Pistorius 'fought' with lover before her killing
PRETORIA (AFP) - Witnesses claimed they heard arguing, a woman screaming and gunfire at the house of "Blade Runner" Oscar Pistorius the night he shot dead his model girlfriend, police told a South African court Wednesday.
Pistorius's defence team undermined the reliability of the claims as the South African sporting hero sought bail for the Valentine's Day killing that he insists was a horrible accident and not intentional, as prosecutors aim to prove.
Police also said Pistorius had previously been arrested at his Pretoria home for assault, although he was not charged, and faced further charges of possessing an unlicenced gun.
A woman who lives in the same highly secured Pretoria complex as Pistorius "heard talking that sounded like non-stop fighting from two to three in the morning", hours before she was killed, Prosecutor Gerrie Nel said.
Another witness reported hearing gunshots, screams and then more shots, police said.
"We have the statement of a person who said after he heard gunshots, he went to his balcony and saw the light was on. Then he heard a female screaming two-three times, then more gunshots," Detective Hilton Botha said.
But Pistorius's legal team disputed these accounts as police said the witnesses were 300 metres (660 feet) from the house.
And the prosecution, which wants to prove that the Paralympian had deliberately planned to kill Steenkamp, was forced to admit that Pistorius's claim that he mistook Steenkamp for an intruder matched the crime scene.
"It sounds consistent," Botha said.
Steenkamp, a 29-year-old model, was shot three times through the bathroom door early on February 14, with wounds to her head, elbow and hip.
She was declared to have died later by medics who found her covered in bloodied towels and wearing white shorts and a black vest.
PIstorius, the first double amputee to compete against able-bodied athletes in the Olympics in London last year, says he shot her by mistake through a locked bathroom door, believing she was a burglar.
"I had no intention to kill my girlfriend," he said in an affidavit read to the court on the first day of his trial Monday.
"We were deeply in love and couldn't be more happy," he said.
Pistorius, 26, said he kept a firearm under his bed at night because he had been a victim of violence and burglaries before and had received death threats.
But the state prosecutor said the athlete would face an additional charge of possessing unlicenced .38 special calibre ammunition.
A police search of his home also found testosterone and needles in a dresser in his bedroom, Botha said, amid speculation that performance-enhancing drugs may have influenced his mental state.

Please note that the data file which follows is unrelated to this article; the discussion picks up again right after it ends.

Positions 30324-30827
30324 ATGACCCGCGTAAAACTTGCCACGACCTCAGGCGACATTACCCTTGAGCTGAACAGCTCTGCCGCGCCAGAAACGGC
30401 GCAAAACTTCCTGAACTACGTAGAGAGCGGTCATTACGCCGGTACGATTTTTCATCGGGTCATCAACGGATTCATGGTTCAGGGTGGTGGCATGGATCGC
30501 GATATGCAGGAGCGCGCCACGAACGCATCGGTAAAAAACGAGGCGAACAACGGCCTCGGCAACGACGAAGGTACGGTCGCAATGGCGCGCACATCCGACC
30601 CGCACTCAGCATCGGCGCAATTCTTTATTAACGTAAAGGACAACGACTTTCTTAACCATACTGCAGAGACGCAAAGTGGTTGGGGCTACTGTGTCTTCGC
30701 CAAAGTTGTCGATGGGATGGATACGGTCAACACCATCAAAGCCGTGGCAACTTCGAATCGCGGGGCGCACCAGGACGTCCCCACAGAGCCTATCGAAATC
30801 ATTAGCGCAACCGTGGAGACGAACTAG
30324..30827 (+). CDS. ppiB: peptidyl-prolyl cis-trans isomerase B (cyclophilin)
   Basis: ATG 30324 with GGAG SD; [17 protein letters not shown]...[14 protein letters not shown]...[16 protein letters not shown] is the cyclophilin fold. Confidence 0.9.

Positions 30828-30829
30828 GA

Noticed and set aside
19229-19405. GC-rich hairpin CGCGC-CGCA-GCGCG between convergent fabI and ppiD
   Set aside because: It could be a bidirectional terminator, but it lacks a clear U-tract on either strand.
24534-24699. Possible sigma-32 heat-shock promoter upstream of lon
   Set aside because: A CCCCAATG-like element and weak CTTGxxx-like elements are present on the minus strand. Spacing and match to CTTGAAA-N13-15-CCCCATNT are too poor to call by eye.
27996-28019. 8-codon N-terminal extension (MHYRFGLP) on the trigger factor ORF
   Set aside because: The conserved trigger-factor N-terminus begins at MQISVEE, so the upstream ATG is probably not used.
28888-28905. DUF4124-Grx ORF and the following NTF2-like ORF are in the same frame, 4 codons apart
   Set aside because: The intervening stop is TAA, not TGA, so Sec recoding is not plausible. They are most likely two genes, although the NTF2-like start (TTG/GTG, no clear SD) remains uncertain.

But his defence lawyer, Barry Roux, said the sex hormone was an acceptable supplement. "It's a herbal remedy and he can use it and he has used it before," he said.
The International Paralympic Committee (IPC) announced that he was drug-tested before and during last year's Paralympic Games in London and on both occasions the results were negative.
Magistrate Desmond Nair said he could not rule out that there was some planning involved in the killing, which may be considered as a premeditated murder, setting a high bar for bail.
The bail hearing was adjourned until Thursday.
Pistorius, who off the track has had a rocky private life with stories of rash behaviour, beautiful women, guns and fast cars, has built up a powerful team of lawyers, medical specialists and public relations experts for his defence.
In 2009, Pistorius -- who once admitted to a newspaper that he slept with a pistol, machine gun, cricket bat and baseball bat for fear of burglars -- spent a night in jail after allegedly assaulting a 19-year-old woman at a party.
He runs on carbon-fibre blades, which inspired his nickname, after being born without the fibulas in both of his legs which were amputated below the knee when he was a baby.
Pistorius revealed he earned 5.6 million rand ($640,000) a year and owned the $570,000 house where the killing took place as well as two other homes.
But his career has been put on hold since the shooting, forcing him to cancel races in Australia, Brazil, Britain and the United States between March and May.
But two of his American sponsors, Nike and sunglasses maker Oakley, announced they were dropping Pistorius from their advertising campaigns, which have earned him millions of dollars in endorsements.
French cosmetics firm Clarins said Wednesday it was dropping a fragrance advertising campaign featuring Pistorius.